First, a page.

If you’ve checked your Google Analytics account recently, odds are you’ve noticed a huge spike from strange Russian referral domains like Darodar, Blackhatworth and ilovevitaly just to name a few. This referrer traffic is fake and complete spam.
Today I’m going to share with you a method that will allow you to block referral spam from being collected for domains you have inside Google Analytics. Once setup, this fake spammy traffic won’t be able to mess with your Analytic site stats.
What Is Analytics Referrer Spam?
Referrer spam has been around for many years and you can read more about it over a Wikipedia. However, I’ve only recently started to read about this Rusian referral spam affecting Analytics stats.
To be honest, I’ve researched and read many different articles covering this topic, people trying to block it via the .htaccess file etc, But the only real way to stop this spam, is using the method I’m going to share with you here:
How To Block Analytics Referrer Spam
Below are the steps you’ll need to take to block referrer spam from being tracked inside your Analytics account. If you have more than one spam referring domain you’ll need to repeat the steps and create a new filter for each domain.
Step 1: Collect List Of Spam Domains
I recommend that you first take some time to go over your referral stats and make a list of domains that are sending you fake referral hits. Make sure you know it’s a bad domain or you may end up blocking stats from a good traffic source. I’ve included a list of spam domains further down in this post.
Step 2: Exclude BOTS
I didn’t cover this in my video tutorial, but I highly recommend that you complete this step. Once inside your Analytics accounts click on “admin” and then select the Account and the View you wish to work on. Firstly, click on “view settings” under the view column.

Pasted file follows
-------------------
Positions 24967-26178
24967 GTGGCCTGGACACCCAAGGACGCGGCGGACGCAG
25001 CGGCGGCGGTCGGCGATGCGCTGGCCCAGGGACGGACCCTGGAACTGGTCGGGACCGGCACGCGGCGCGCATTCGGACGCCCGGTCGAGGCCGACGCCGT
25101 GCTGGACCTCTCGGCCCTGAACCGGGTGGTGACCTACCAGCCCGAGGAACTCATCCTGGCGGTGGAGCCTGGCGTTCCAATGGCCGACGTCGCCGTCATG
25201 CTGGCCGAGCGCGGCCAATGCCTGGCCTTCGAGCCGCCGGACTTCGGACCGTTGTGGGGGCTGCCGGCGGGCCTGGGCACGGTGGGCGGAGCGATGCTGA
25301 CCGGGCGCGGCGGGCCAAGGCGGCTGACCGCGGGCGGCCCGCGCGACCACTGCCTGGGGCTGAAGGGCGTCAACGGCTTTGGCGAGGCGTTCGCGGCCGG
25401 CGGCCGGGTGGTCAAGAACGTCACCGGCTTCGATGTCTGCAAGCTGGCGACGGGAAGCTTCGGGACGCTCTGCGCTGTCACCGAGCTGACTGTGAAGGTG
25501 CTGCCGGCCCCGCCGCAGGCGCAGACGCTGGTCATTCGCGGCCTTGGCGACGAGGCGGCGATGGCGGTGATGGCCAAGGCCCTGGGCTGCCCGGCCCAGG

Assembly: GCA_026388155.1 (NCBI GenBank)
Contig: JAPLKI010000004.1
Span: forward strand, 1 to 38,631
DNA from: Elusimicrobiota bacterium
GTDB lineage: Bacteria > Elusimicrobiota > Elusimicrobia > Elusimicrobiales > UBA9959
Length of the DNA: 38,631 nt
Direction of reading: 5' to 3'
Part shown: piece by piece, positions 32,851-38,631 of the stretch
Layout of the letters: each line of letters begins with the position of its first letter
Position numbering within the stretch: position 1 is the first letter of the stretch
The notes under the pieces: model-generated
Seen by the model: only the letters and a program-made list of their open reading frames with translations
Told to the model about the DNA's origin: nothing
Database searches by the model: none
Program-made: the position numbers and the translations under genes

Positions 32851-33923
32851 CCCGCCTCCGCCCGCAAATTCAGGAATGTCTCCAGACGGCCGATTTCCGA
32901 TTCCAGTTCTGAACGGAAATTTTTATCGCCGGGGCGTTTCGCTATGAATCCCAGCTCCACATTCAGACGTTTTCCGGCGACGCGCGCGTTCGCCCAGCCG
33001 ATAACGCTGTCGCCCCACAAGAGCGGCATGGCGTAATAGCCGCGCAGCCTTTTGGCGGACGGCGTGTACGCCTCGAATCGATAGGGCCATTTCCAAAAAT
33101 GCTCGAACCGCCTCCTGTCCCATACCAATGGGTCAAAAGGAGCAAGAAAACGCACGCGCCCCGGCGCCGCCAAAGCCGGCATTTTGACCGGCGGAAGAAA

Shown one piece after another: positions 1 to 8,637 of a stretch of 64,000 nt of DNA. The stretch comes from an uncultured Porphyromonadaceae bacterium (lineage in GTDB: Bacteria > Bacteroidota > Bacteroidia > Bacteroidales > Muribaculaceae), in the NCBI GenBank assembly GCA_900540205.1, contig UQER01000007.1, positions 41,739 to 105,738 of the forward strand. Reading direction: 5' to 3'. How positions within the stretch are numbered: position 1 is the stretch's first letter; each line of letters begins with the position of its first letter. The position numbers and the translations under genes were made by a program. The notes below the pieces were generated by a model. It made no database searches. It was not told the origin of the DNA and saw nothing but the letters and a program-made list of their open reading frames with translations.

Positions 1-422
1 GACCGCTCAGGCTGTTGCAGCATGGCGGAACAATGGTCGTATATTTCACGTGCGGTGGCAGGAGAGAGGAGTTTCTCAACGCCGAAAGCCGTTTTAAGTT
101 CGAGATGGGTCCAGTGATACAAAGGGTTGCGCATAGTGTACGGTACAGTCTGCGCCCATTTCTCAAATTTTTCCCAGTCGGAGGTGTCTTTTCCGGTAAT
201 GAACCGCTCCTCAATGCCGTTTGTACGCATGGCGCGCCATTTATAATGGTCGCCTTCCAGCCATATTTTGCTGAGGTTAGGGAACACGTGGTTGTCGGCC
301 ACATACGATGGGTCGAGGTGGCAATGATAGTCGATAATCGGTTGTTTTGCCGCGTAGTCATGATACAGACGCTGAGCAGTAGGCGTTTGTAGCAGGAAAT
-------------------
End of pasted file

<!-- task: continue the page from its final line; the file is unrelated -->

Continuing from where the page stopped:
Step 3: Creating a Copy View (optional)
While still on the same page as exclude bots in step two, scroll up to the top of the page and click on “Copy View”. This is going to create a duplicate of current stats setup. Call it whatever you like, I’d use something like “Domain Filtered Stats”.
When creating filters it’s recommended to create a duplicate view so that you can compare and test filters. However, as all were going to be doing here is blocking referrer traffic from selected domains, creating a copy view isn’t as important. So it’s optional and
Step 4: Creating A Filter To Block Referrer Domain
- Select “All Filters” from the Account column.
- Filter Name: Call it anything, but I’d enter the domain you plan on blocking.
- Filter Type: Select custom. Make sure “Exclude” is selected and from the drop down menu select “Referral”
- Filter Pattern: Enter the spam referrer domain, for example I’d enter darodar.com, do not include http or www.
- Apply Filter to Views: Here you can select all the domains or views you’d like to apply the filter to. Select the available view and press the Add button to move it over to the right side. Once you’ve moving all the views you wish to move to the right side, scroll down and press save.
Step 5: Wait & Confirm It’s Blocking Referral Traffic
As filters only affect data from the time you create them, you’ll need to wait at least 24 hrs or more before you’ll be able to see if it’s working correctly. Keep in mind when checking your stats to alter the tie frame to not include stats prior to creating the filter. Or if you created a “Copy View” it should only contain data from the point the filter was created.
List Of Spam Domains
Before ending the post, I wanted to share with you a list of referral spam domains currently affecting millions of Analytics users. Sadly many but not all of them are hosted on the same IP 18.104.22.168. If you watched my video tutorial http://youtu.be/P_7mRdEvOKE the site I use to perform a Reverse IP Domain Check: http://www.yougetsignal.com/tools/
If you need any help or you have any questions, feel free to leave a comment below. I’d also like to know domains you’ve been getting spam traffic from if not listed above.
00:00:00 Time On Page – 100% Bounce
If you’ve seen these type of stats inside your Analytics account, you may want to check out a recent post I’ve just published “Time on page – Bounce rate“. In short, these stats can also be happy visitors spending several minutes on a page then leaving via any link on your page. But Analytics is still going to count this as a bounce with no time.